The invention of medicine : from Homer to Hippocrates / Robin Lane Fox.
- 2 of 5 copies available at Missouri Evergreen. (Show)
- 1 of 1 copy available at North Kansas City.
0 current holds with 5 total copies.
|Location||Call Number / Copy Notes||Barcode||Shelving Location||Status||Due Date|
|North Kansas City Public Library||938 FOX 2020 (Text)||0001002378659||Nonfiction New||Available||-|
- ISBN: 9780465093441
- ISBN: 0465093442
- ISBN: 9780241277058
- ISBN: 0241277051
- Physical Description: xxviii, 403 pages, 8 pages non numérotées de planches : illustrations en couleur ; 24 cm
- Publisher: New York : Basic Books, 2020.
|Bibliography, etc. Note:||
Comprend des références bibliographiques: pages 369-397.
|Formatted Contents Note:||
Part one, Heroes to Hippocrates: Homeric healing -- Poetic sickness -- Traveling to doctors -- From Italy to Susa -- The Asclepiads -- Hippocrates, fact and fiction -- The Hippocratic Corpus -- The invention of medicine -- Part two, The Doctor's island: The Epidemic books -- 'On Thasos, during Autumn...' -- The Thasian context -- Building blocks of history -- Art, sport and office-holding -- Sex and street life -- Patients of quality -- Part three, The doctor's mind -- By the bedside -- Filtered reality -- Retrospective diagnosis -- Philosophers and dramatists -- Epidemics and history -- Hippocratic impact -- From Thasos to Tehran.
"Medical thinking and observation were radically changed by the ancient Greeks, one of their great legacies to the world. In the fifth century BCE, a Greek doctor put forward his clinical observations of individual men, women, and children in a collection of case histories known as the Epidemics. Among his working principles was the famous maxim "Do no harm." In The Invention of Medicine, acclaimed historian Robin Lane Fox puts these remarkable works in a wider context and upends our understanding of medical history by establishing that they were written much earlier than previously thought. Lane Fox endorses the ancient Greeks' view that their texts' author, not named, was none other than the father of medicine, the great Hippocrates himself. Lane Fox's argument changes our sense of the development of scientific and rational thinking in Western culture, and he explores the consequences for Greek artists, dramatists and the first writers of history. Hippocrates emerges as a key figure in the crucial change from an archaic to a classical world."--Amazon.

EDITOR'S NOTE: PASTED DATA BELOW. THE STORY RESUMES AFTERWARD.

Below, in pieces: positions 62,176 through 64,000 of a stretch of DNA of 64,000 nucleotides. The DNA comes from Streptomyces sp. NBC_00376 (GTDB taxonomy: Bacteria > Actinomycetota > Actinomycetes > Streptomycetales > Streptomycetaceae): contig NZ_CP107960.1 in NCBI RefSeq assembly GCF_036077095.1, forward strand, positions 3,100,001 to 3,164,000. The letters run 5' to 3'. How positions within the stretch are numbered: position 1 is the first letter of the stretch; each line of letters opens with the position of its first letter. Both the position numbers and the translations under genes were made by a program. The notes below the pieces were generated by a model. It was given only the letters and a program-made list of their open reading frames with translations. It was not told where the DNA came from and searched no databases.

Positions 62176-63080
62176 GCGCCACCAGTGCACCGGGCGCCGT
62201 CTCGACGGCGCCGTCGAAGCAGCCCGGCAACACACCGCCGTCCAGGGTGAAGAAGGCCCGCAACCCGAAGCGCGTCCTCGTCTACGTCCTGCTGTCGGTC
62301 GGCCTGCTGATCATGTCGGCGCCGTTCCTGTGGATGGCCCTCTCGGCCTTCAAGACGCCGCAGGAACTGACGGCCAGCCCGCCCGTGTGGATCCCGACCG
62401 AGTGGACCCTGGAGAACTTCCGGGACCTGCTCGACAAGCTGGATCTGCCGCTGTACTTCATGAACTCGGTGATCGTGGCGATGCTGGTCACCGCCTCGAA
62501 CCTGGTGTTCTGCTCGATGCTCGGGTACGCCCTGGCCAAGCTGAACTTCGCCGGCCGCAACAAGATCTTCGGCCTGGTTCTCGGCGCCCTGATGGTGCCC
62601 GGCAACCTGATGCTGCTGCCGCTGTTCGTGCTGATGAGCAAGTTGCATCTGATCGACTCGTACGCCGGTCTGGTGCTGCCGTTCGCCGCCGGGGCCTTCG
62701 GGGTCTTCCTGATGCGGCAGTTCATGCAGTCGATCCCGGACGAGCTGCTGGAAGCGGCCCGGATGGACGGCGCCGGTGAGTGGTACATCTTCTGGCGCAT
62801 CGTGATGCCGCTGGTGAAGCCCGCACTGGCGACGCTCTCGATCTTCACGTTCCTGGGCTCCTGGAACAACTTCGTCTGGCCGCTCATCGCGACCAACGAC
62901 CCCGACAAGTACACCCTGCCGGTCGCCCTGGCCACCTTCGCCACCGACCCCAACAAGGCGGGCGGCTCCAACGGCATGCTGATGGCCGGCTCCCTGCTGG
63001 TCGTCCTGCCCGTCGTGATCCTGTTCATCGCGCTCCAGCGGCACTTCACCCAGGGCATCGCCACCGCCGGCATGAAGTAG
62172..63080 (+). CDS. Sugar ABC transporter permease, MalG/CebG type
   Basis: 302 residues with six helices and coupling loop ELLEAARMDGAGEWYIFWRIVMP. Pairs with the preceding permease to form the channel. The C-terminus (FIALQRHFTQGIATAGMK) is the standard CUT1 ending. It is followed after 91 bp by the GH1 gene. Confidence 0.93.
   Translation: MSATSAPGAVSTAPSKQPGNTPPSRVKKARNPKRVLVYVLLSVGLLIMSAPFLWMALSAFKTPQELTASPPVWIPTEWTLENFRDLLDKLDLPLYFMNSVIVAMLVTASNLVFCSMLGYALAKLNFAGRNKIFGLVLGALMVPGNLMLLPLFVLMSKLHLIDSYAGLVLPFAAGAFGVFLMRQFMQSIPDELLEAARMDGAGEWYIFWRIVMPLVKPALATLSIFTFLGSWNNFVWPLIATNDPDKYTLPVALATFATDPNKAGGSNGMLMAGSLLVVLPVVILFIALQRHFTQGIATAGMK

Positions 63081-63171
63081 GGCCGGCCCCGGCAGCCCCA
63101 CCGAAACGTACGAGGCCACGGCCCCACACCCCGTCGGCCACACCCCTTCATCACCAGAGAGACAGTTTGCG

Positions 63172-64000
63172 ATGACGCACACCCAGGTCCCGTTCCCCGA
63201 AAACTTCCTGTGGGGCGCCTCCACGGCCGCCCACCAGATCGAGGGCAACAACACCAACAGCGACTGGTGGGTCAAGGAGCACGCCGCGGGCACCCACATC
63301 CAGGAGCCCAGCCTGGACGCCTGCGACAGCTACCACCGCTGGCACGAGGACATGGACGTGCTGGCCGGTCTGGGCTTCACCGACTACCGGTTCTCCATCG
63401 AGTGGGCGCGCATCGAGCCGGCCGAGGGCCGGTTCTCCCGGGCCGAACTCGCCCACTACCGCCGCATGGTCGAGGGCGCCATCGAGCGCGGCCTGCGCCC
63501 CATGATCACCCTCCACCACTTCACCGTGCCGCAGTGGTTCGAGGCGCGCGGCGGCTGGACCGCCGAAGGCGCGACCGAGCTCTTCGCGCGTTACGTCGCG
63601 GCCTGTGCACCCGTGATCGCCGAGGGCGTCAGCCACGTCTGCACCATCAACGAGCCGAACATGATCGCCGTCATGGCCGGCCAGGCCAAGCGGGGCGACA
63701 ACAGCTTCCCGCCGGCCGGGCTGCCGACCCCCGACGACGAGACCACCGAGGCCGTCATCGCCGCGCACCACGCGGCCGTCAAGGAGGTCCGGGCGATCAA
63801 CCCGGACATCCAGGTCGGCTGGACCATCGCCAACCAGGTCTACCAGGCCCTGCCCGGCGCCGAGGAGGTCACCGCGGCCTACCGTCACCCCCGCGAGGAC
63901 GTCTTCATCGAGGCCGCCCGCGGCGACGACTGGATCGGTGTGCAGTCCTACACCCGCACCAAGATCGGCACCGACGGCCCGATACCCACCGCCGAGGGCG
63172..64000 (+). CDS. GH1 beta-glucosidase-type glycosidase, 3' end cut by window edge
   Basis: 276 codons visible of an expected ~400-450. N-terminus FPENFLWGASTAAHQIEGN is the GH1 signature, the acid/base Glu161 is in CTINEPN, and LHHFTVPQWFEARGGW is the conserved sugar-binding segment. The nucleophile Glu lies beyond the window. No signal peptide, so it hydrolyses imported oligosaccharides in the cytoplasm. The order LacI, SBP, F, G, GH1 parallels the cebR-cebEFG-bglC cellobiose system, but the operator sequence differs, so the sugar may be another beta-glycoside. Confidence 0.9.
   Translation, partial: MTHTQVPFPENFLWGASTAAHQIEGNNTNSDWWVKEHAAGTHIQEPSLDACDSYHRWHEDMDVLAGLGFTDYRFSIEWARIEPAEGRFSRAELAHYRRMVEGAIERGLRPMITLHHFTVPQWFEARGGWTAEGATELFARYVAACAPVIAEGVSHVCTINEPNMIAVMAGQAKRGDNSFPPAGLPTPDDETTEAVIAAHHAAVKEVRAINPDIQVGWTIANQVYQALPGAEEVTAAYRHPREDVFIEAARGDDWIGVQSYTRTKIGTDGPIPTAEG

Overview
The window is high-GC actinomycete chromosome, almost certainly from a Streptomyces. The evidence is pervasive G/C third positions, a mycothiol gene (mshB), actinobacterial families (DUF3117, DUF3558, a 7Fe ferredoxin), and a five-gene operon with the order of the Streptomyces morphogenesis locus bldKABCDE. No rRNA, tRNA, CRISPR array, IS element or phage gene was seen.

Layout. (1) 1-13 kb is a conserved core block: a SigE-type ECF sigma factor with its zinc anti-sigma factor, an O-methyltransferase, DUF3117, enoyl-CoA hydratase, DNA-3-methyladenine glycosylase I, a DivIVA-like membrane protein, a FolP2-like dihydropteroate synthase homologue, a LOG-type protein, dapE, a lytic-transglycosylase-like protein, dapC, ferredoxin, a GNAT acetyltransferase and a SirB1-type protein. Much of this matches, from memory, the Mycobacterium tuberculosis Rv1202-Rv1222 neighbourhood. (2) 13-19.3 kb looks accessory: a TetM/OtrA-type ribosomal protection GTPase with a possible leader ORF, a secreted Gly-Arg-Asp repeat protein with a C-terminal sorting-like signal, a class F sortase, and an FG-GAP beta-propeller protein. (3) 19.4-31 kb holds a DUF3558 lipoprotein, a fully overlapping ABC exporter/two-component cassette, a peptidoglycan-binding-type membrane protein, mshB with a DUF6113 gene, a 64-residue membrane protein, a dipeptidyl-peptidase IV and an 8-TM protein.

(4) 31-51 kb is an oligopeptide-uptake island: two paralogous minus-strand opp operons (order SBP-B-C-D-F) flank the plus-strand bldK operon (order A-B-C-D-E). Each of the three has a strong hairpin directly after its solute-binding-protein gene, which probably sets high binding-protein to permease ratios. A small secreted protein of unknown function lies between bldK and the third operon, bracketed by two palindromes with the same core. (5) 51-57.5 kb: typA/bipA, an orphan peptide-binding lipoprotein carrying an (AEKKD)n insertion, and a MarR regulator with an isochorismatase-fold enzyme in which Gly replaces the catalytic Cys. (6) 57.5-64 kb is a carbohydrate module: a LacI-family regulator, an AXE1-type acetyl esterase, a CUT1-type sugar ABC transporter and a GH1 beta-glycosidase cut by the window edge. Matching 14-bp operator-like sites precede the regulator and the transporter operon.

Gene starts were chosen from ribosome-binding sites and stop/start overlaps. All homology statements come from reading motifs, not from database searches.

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|Subject:||Medicine, Greek and Roman > History.